Sunday, August 27, 2006

Forever A Rebel, Agassi To Finish Storybook Career At Ashe

It's been much anticipated. Since he announced prior to Wimbledon that the U.S. Open would be his final Grand Slam tournament, Andre Agassi has hardly been able to stay on the court in what amounts to his final summer on the ATP Tour before finally calling it a career here in New York.

It's why despite the aching back which has made the last year of the 36 year-old American's brilliant career tough, the two-time Open champion will get overwhelming support from an emotional crowd when the two week tournament of this year's final slam gets underway Monday.

Always a fan favorite, the charasmatic Agassi has never missed an Open in the 21 years he's entered- making it the only slam he's never pulled out of. From the American Rebel Image is Everything days with the long blonde hair, beard and baggy pants to the clean cut and shaven player who has tranformed over the years into a workman-like player who never gives away a point, New Yorkers have been blessed to watch this tennis great reinvent himself and capture two titles and finish runner-up four times including last year to repeat champion Roger Federer.

In 1994, he became the first unseeded player in 28 years to win the championship over Michael Stich- marking an incredible comeback from wrist surgery and a run which eventually got him to No. 1 in the world and took his rivalry with Pete Sampras to new heights.

"Andre announcing his retirement is truly the end of an era," Sampras said recently. "He was one of the best players I competed against and in turn made me a better player. His longevity and desire to compete at the highest level have been remarkable. He has brought a huge amount to our sport and will be missed."

Five years later, he would capture his second Open when he bested American Todd Martin in five sets. It also was the year he went on to win the French and became only the fifth man to ever win a career Grand Slam. That same year, he also reached the Wimbledon final but fell to archrival Sampras. He would finish the season ranked Number 1.

While he's been a great player on the court who could produce go for broke winners and thrill capacity crowds with his hustle, part of what's made him special is how he's been able to connect with those who come out to see him. Who could forget at the beginning of his special run to last year's final when he admitted to the audience afterwards he was nervous because they took time out of their busy schedules to see him? That kind of understanding has made the Las Vegas native showman very popular. That's why this final tour of duty is going to be something to behold no matter how long it lasts.

"I don't think there's anyone that's meant more in the last 20 years from how [Agassi] grew up as sort of a kid that didn't really- you know, obviously had the great talent in the game, but didn't really have an understanding of the history of the sport and the traditions and what it means," CBS tennis studio analyst Patrick McEnroe said during last week's conference call.

"To then basically be, you know, every time he says something, we all hang on the edge of our seats to hear what he has to say. He's really become the ultimate spokesperson for the game. The players respect him like nobody else. I think everyone in the game does."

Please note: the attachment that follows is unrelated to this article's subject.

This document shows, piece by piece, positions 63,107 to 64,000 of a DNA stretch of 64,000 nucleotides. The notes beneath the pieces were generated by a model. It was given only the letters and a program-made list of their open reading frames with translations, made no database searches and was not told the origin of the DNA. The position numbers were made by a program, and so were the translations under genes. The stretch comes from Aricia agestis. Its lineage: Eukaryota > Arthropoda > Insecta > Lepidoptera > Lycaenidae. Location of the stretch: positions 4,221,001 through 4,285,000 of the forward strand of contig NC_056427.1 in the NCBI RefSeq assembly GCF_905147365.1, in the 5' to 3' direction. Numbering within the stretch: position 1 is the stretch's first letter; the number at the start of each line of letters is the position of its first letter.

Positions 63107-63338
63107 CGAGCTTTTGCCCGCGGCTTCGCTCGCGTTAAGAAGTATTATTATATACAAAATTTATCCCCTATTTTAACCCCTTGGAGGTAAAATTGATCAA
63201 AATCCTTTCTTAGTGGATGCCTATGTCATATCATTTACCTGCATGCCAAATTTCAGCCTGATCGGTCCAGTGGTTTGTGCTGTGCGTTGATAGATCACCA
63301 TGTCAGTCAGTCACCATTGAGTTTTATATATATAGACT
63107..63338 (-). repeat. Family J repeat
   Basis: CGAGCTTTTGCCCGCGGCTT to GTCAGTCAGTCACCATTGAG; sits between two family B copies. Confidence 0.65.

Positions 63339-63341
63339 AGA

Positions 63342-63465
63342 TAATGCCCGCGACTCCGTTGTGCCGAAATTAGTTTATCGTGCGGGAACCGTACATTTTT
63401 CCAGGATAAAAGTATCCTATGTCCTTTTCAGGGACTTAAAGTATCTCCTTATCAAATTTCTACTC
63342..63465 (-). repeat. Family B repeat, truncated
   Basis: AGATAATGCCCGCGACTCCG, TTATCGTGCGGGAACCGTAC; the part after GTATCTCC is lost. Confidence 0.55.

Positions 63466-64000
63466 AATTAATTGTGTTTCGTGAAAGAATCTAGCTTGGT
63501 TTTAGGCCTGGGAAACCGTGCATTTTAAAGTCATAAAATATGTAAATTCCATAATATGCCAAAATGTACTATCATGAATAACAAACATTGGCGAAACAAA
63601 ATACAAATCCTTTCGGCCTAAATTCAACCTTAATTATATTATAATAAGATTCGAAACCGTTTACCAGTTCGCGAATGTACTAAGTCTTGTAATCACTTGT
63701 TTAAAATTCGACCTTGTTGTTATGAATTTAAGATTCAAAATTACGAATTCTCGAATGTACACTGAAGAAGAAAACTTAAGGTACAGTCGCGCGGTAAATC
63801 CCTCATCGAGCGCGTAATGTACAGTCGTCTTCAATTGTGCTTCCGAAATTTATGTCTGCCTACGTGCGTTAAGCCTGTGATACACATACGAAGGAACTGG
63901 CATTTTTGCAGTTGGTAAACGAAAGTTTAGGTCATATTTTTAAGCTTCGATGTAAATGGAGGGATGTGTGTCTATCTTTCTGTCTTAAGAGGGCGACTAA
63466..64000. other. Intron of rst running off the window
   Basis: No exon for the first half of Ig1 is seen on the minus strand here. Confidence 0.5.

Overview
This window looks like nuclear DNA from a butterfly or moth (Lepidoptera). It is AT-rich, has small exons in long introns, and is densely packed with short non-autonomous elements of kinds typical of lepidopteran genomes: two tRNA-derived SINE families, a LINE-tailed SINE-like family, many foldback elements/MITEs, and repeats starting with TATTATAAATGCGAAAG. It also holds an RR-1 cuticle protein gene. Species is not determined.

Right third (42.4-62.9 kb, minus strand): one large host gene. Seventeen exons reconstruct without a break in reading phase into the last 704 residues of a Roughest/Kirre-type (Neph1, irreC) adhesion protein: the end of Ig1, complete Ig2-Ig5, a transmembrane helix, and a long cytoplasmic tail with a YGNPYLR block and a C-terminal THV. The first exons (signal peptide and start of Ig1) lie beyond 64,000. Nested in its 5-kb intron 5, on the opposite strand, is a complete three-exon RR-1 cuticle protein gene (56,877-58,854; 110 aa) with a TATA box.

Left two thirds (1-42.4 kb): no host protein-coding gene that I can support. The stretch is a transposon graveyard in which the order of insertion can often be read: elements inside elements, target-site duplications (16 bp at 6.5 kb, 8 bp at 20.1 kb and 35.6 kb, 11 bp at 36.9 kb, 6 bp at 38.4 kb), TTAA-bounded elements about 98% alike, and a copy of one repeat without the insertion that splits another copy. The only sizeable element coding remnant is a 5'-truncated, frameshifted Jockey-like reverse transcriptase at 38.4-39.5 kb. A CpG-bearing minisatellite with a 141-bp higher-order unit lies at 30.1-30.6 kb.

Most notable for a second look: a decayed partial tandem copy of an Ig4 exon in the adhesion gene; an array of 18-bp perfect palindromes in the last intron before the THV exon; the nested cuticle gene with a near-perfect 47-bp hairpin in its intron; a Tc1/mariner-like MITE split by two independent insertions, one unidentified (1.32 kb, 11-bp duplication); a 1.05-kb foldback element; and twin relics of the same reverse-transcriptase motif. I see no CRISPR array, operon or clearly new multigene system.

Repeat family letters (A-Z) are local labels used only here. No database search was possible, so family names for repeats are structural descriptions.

That kind of recognition is what's personified Agassi's career. It's why analysts who cover the sport as well as his opponents have the ultimate respect for what he's accomplished.

"We're losing a legend," James Blake admitted of the player who's won 60 career titles and delivered over 800 wins including a memorable quarterfinal comeback last year from two sets down against the current fifth seed.

"Andre transcended tennis. We all owe him a great debt of gratitude for what he's done for the sport. He's left his mark on tennis, but he's also done so much through his foundation and starting a school in Las Vegas that's very inspirational."

For Agassi, it will be tough to duplicate last year's success. If he gets through first round opponent Andrei Pavel, the husband of Steffi Graf will have to deal with fiery Cypriot Marcos Baghdatis. The eighth seeded Baghdatis was a surprise Australian Open runner-up and also made the Wimbledon semifinals. With powerful groundstrokes similar to Agassi and plenty of speed, he could prove to be a difficult foe for the American legend if it comes to fruition.

"Baghdatis plays a very similar style to Andre, and that's why I think it's a difficult matchup," McEnroe concluded. "He's very good off both sides. He can take the ball early and go up the line pretty easily. I think Andre likes to play someone at this stage that can't make him move that quickly, and Baghdatis has the ability to take the ball early and make Andre change direction quickly. So I think if Baghdatis is on and healthy and fit, I think that's a very tough match for Andre to win right now."

No matter what, he's impacted so many.

"[Agassi] revolutionized the game," CBS analyst Mary Joe Fernandez noted. "He has brought so much exposure. I just think he's a great person...He's given so much to the sport. For someone that good to be away from the sport, to have the injuries, to start from the bottom, I mean, he started the challenger level to work his way back and really dedicate himself all over again, is so impressive. He's a great role model for everyone of every age."

"You know, watching the video, you get the goosebumps. I can't imagine anyone who's not going to watch every single point of his matches at the US Open. I cannot wait to watch him."

Neither can anyone else.

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